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ST. JOHN'S, N.L. — Newfoundland and Labrador is not on track to hit its 2030 greenhouse gas emissions targets, according to briefing notes issued to Premier Andrew Furey ahead of his November trip to the 2021 United Nations Climate Change Conference in Glasgow.
Newfoundland and Labrador committed in 2019 to reducing emissions to 7.4 million tonnes by 2030, or 30 per cent below its 2005 emission levels.
Current provincial emissions sit at about 11 million tonnes, briefing notes obtained by The Canadian Press through access to information legislation say. That means emission levels would have to drop by about 32 per cent by 2030 to hit the mark.
And though Furey told CBC News in November that he was at the UN conference in part to promote the province's offshore oil industry as a low-carbon energy solution, the briefing notes advised the topic may not be popular.
"Low emissions oil and gas development may not be the focus of attention at COP26," one note says. "Newfoundland and Labrador may get questioned by ... experts about its carbon pricing system, particularly exemptions, and about its views on oil and gas development."
The climate change conference, often referred to as COP26, ran from Oct. 31 to Nov. 12. Furey was the only premier from Canada's top three oil-producing provinces to attend; Alberta and Saskatchewan premiers Jason Kenney and Scott Moe stayed home.
The Canadian Press requested all briefing, speaking and communications notes provided to Furey in preparation for the conference and received over 70 pages of information in response.
The notes advise Furey that countries are being asked to set more ambitious 2030 emission reduction goals.
In suggested talking points for Furey, the notes say, "Existing actions will be insufficient for us to reduce our emissions to achieve our 2030 target. We need to do more." Data from the federal government shows Newfoundland and Labrador's emissions have increased from 9.5 million tonnes in 1990 and 10.5 million tonnes in 2005.
The briefing notes also say provincial 2030 targets are not in line with Canada's latest goals of reducing national greenhouse gas emissions by 40 to 45 per cent below 2005 levels. That would require the province to reduce total emissions to 6.3 million tonnes.
Memorial University climatologist Joel Finnis said while the province's emissions may seem small in comparison to somewhere like Alberta, its carbon footprint is "huge" relative to its size.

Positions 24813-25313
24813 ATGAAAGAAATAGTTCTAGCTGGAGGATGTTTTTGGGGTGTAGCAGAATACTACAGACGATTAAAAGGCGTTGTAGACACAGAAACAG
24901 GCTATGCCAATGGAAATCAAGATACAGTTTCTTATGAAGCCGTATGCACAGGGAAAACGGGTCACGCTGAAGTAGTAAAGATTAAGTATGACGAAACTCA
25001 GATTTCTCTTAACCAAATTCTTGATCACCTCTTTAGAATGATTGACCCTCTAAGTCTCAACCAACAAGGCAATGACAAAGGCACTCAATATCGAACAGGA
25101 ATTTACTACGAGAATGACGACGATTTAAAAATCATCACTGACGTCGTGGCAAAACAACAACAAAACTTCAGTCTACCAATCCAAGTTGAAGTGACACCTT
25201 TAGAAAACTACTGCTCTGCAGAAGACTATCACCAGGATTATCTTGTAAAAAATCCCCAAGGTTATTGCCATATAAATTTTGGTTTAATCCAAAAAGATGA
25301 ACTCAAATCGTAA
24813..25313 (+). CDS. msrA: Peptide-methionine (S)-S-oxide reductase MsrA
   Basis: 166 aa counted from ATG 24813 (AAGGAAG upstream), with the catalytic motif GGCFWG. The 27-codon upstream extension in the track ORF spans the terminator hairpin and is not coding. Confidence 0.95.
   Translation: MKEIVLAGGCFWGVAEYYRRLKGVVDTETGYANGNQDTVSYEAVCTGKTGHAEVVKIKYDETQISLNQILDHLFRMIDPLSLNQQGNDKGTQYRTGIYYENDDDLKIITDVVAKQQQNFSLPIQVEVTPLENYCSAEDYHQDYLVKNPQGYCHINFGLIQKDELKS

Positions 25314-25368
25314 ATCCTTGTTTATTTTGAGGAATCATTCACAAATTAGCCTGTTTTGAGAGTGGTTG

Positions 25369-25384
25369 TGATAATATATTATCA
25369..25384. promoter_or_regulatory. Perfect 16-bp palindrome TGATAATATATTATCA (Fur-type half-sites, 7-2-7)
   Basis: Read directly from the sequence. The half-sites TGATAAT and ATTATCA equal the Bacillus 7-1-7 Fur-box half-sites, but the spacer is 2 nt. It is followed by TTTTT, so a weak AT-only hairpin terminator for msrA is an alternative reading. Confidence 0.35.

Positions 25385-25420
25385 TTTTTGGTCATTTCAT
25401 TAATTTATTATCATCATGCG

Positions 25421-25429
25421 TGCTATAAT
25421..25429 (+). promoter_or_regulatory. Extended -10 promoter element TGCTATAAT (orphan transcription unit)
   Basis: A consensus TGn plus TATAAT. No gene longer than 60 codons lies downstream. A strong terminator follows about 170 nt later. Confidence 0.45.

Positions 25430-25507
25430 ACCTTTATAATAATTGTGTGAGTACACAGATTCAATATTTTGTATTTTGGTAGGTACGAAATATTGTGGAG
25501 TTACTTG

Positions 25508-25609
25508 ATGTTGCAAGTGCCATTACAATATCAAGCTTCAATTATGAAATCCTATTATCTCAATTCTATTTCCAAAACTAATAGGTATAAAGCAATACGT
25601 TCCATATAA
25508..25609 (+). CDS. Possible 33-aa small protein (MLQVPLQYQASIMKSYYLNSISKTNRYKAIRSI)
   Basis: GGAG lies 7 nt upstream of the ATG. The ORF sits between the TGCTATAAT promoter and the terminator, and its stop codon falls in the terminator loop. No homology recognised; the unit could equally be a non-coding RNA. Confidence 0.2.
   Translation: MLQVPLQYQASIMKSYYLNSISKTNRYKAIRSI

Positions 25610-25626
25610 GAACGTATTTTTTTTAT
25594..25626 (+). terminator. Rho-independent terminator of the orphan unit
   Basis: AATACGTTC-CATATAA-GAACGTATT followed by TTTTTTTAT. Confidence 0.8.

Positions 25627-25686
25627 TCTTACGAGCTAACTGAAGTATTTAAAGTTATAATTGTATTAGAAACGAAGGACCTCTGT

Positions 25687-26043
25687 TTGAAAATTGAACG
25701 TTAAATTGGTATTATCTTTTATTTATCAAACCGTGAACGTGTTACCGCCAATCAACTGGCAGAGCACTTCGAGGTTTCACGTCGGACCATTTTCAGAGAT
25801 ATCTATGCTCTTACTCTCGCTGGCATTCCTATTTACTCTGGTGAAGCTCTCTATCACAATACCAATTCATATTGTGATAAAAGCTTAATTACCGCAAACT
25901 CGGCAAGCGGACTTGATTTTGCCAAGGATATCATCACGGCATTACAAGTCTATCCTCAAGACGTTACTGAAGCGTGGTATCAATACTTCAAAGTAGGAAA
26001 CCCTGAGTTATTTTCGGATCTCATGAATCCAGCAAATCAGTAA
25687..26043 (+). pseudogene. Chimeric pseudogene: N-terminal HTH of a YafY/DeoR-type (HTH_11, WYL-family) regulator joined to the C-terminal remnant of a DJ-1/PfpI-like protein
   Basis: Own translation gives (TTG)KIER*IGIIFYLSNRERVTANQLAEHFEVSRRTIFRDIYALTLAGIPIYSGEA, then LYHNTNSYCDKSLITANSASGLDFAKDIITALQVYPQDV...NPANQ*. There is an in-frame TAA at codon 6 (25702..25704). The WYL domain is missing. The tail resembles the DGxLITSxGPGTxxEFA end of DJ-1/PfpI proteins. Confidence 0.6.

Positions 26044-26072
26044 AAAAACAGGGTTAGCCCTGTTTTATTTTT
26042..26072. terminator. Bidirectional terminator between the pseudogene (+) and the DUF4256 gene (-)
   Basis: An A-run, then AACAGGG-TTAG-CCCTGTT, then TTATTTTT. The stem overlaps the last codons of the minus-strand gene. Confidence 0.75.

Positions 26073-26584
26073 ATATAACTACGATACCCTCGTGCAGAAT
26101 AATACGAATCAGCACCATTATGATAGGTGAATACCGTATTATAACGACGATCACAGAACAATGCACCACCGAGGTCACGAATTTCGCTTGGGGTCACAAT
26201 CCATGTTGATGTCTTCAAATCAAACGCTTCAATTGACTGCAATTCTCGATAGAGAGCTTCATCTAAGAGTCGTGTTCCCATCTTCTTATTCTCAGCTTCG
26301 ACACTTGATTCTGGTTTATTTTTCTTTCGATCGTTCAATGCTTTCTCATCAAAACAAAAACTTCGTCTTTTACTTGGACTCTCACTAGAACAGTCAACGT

Estonia, for example, has about two and a half times the population of Newfoundland and Labrador but roughly the same yearly emissions, according to a report from that country's government.
Finnis, an associate professor of geography, said he wasn't surprised to hear the province may miss its 2030 deadline. Taking meaningful action to reduce emissions will come with costs and massive readjustments the province, so far, doesn't seem to want to face, he said.
"We're going to have to accept a lot of inconveniences and sacrifices," he said in a recent interview. "But it's way better to make these sacrifices today than to deal with the uncontrollable consequences that would come from ongoing climate change."
The government's repeated narrative about the province's "low carbon" offshore oil is "nonsense," he added. "And it frankly, doesn't help us move the situation forward."
On Monday, the provincial government released an update on its climate change action plan and acknowledged the 2030 goals were in peril. "Best available information suggests that, in the absence of additional actions in this decade, the 2030 target may not be achieved and our ability to achieve net zero (greenhouse gas) emissions by 2050 will be challenged," the update says.
Both the briefing notes and Monday's update point to the recent establishment of an eight-person committee to advise the government on how it might hit the 2030 targets.
"We're pushing as hard as we can to hit every target we possibly can," Environment Minister Bernard Davis said in an interview Monday. He pointed to a provincial push, including a rebate program, to encourage the use of electric vehicles as an example of action government is taking to meet its 2030 deadline.
As for the province's oil sector, Davis said the world is in the midst of an energy transition. "Hopefully that transition period will be as quick as we possibly can make it," he said. "But let there be no doubt, there is a need for oil and gas right now in the global community. We've got to pivot, and find ways to create technologies that don't require that."
This report by The Canadian Press was first published Dec. 20, 2021.
Sarah Smellie, The Canadian Press